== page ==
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BUSINESS
February 11, 2013 | By Chad Terhune
Only 16% of U.S. hospitals surveyed in a recent study gave a complete price quote for a common hip surgery, highlighting the obstacles many patients face in comparison shopping. Pricing information remains difficult to obtain from medical providers and the figures that are quoted vary widely despite government efforts to make the process more consumer friendly, according to a study published Monday in the Journal of the American Medical Assn. for Internal Medicine. Jaime Rosenthal, a student at Washington University in St. Louis who led the research, called two hospitals in every state and Washington, D.C., as well as the top 20-ranked orthopedic hospitals according to U.S. News and World Report.
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BUSINESS
February 11, 2013 | By Chad Terhune
Only 16% of U.S. hospitals surveyed in a recent study gave a complete price quote for a common hip surgery, highlighting the obstacles many patients face in comparison shopping. Pricing information remains difficult to obtain from medical providers and the figures that are quoted vary widely despite government efforts to make the process more consumer friendly, according to a study published Monday in the Journal of the American Medical Assn. for Internal Medicine. Jaime Rosenthal, a student at Washington University in St. Louis who led the research, called two hospitals in every state and Washington, D.C., as well as the top 20-ranked orthopedic hospitals according to U.S. News and World Report.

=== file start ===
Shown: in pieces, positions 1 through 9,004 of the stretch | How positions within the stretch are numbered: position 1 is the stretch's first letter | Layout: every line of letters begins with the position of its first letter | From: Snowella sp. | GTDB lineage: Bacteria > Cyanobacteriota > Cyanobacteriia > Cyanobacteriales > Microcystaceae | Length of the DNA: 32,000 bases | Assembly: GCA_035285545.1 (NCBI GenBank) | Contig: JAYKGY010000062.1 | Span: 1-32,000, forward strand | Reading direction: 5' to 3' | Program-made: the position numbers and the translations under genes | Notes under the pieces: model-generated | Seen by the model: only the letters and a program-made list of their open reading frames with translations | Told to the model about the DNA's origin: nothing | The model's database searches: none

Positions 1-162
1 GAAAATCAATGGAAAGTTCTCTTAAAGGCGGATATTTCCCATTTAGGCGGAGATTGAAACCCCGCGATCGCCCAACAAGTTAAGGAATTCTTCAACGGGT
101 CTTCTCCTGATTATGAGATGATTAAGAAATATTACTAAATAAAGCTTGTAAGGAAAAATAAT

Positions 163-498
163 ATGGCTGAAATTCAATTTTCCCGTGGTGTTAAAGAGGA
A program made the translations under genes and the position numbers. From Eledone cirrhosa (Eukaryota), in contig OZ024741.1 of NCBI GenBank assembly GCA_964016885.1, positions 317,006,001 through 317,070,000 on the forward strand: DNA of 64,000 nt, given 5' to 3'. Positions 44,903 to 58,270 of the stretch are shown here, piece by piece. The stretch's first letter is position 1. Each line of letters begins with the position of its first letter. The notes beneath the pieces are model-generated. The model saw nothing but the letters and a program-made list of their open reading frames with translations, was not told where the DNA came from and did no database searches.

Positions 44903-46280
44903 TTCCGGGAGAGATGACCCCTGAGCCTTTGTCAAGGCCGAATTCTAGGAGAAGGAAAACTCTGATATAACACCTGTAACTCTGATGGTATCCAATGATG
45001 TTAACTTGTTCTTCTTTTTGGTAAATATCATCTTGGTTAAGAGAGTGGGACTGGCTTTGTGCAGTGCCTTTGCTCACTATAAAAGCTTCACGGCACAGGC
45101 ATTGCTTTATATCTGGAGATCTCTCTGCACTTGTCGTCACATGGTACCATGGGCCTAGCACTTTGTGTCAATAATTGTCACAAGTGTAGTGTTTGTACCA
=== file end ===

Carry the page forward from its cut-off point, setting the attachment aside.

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HEALTH
February 25, 2002 | JONATHAN FIELDING and VALERIE ULENE
Imagine having so much arthritic pain in your knees that you can't walk up or down a flight of stairs or even drive a car. Or so much pain in your hip that you rarely leave your home, even to walk in the yard. Now imagine the effect a new knee or a new hip would have on your life. Such pain is the result of cartilage damage in the joints, and though seen more frequently in older people, it's a problem faced by individuals of all ages.
SPORTS
September 30, 2006 | Mike Bresnahan, Times Staff Writer
The Lakers will assemble for training camp Tuesday without a familiar and important piece. Coach Phil Jackson will undergo surgery to replace his right hip Tuesday and will be away from the sidelines indefinitely. Lakers officials declined to give a specific timetable for his return, but a team spokesman said Jackson would be back in time for the season opener Oct. 31 against Phoenix. Kurt Rambis, who is entering his ninth season as a Lakers assistant, will temporarily take charge.
NEWS
August 30, 1985 | JAYNE KAMIN, Kamin is a Times photographer. and
In my seven-year career as a newspaper photographer, I've had the opportunity to see many things from better than front row seats. I've been on the sidelines for Super Bowls, World Series and the Olympics. I've photographed the Academy Awards and Space Shuttle landings. All of these events interested me, but some of my most exciting moments came in the relative quiet of operating rooms where I've photographed orthopedic joint replacement surgeries.
SPORTS
September 30, 2006 | Mike Bresnahan, Times Staff Writer
The Lakers will assemble for training camp Tuesday without a familiar and important piece. Coach Phil Jackson will undergo surgery to replace his right hip Tuesday and will be away from the sidelines indefinitely. Lakers officials declined to give a specific timetable for his return, but a team spokesman said Jackson would be back in time for the season opener Oct. 31 against Phoenix. Kurt Rambis, who is entering his ninth season as a Lakers assistant, will temporarily take charge.
HEALTH
April 2, 2007 | Janet Cromley, Times Staff Writer